Oil on Canvas
30" x 32"
Two women scurry under a rope barrier that divides an expanse of green lawn and the Centennial flame monument burning in the foreground. Because of the flattened perspective creating a visual effect of compression, the women appear to be situated at a closer distance to the circular fountain than the space would logically suggest—almost as if the flames were licking their heals. All could be interpreted innocently enough, as the public space is used regularly for leisure activities—throwing a frisbee, kicking a ball, or simply relaxing in the sun; this scenario could be no different. However, the apparently absent sandal on the foot of the central woman, combined with the pictorial proximity of the flames, effectively skew any interpretation toward a feeling of urgency and desperation. The prominently-placed provincial shields in the foreground lead the viewer into the composition, through the breached barrier, to the refuge of a sun-lit green field. But, there is an intensity that belies the mood of a bright summer day in the park, as political overtones are undeniably evident.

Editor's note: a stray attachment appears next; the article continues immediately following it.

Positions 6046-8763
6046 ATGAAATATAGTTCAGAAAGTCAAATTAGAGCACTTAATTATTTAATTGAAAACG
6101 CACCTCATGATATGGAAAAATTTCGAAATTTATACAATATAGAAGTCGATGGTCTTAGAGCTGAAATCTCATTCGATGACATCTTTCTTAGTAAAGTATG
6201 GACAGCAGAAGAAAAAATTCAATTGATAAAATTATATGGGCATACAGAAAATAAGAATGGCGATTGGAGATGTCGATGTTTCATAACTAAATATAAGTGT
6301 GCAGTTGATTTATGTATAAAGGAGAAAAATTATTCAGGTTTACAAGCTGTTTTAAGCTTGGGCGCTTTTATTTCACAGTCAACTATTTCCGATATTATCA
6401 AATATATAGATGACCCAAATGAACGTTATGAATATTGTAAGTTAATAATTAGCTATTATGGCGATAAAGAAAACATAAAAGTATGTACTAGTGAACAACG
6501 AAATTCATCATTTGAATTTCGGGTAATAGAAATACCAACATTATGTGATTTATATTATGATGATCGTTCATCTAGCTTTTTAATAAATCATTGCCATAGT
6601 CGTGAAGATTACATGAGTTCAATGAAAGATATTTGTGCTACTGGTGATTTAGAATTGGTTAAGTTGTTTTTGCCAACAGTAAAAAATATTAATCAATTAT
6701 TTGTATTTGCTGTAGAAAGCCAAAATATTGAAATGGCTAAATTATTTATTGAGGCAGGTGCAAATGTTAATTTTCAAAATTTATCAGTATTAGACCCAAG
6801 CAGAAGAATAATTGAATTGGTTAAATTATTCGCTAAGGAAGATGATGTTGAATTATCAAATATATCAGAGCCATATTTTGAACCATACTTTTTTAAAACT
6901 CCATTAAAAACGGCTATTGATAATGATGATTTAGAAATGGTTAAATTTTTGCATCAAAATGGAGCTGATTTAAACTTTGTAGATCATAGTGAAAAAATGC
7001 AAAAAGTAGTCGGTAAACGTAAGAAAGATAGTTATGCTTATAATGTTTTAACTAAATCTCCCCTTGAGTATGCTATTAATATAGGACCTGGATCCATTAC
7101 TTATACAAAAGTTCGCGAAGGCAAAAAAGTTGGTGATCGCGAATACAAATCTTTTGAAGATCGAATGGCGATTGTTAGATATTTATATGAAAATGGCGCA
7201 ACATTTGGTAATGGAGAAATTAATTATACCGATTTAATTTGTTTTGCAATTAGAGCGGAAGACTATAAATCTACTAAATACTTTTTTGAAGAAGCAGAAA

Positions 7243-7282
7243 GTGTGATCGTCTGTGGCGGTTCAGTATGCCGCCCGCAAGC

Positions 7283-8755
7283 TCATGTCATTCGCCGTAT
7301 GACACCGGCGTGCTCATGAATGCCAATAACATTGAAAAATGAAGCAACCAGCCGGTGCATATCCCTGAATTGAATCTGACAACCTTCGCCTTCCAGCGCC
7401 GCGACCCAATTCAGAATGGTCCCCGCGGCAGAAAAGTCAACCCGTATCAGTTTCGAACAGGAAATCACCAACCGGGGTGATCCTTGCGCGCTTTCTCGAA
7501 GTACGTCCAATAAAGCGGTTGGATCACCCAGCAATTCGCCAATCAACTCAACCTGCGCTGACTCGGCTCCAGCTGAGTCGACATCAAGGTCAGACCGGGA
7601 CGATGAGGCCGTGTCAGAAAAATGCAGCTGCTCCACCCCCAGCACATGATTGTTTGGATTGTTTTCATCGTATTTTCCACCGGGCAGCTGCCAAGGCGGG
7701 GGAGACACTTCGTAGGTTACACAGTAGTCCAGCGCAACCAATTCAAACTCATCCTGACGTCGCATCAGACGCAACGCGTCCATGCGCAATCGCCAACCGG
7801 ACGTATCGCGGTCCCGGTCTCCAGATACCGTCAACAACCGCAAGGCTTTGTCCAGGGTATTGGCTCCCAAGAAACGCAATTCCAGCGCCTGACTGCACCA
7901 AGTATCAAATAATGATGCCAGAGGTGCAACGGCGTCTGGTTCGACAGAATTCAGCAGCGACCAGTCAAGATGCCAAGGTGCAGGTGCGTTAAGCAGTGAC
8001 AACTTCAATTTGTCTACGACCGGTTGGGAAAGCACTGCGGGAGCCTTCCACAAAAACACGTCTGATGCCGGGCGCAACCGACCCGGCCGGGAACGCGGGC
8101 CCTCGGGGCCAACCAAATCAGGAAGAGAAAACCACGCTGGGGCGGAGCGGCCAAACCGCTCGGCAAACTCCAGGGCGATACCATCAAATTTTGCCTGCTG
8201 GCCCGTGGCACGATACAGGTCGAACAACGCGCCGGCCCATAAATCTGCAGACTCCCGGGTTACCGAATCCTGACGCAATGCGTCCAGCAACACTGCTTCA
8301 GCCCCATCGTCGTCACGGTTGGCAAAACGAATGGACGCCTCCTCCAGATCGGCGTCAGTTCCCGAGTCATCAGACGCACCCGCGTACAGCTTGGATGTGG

Artist Statement / Bio
I paint open-ended narratives that feature ordinary people engaged in ordinary activities. Achieving an effect that is out of the ordinary is where the work begins: the transformation, the editing, the re-imagining. That’s the point at which art overtakes illustration and the specific gives way to the universal. Equal parts ‘eyewitness account’ and ‘symbol-laden parable’ contribute to the tendency of my paintings to invite interpretation yet still retain a comfortable and coherent plausibility. It is a fine balance.
If I were a filmmaker, I’d probably cast the movie before the script was written. Long before I know how the story will unfold, the spark of an idea presents itself in the form of a face, an expression, or a gesture. The gesture, almost always candidly captured, is prominent in most of my work. Since body language is held in a tenuous relationship with any kind of objective truth, context is indeed everything. I use this to my advantage to highlight tension through visual irony—all in the service of provoking thought.
In 2016, I received the Laura Ciruls Painting Award—an accolade given annually by the Ontario Arts Foundation, and one that has meant the most to me, so far. I am very fortunate to have the representation of two well-regarded galleries: Ingram Gallery in Toronto’s Yorkville district, and Earls Court Gallery in Hamilton. My home and studio are located in Orangeville, Ontario where I live with my wife, Wendy.
— Steven Volpe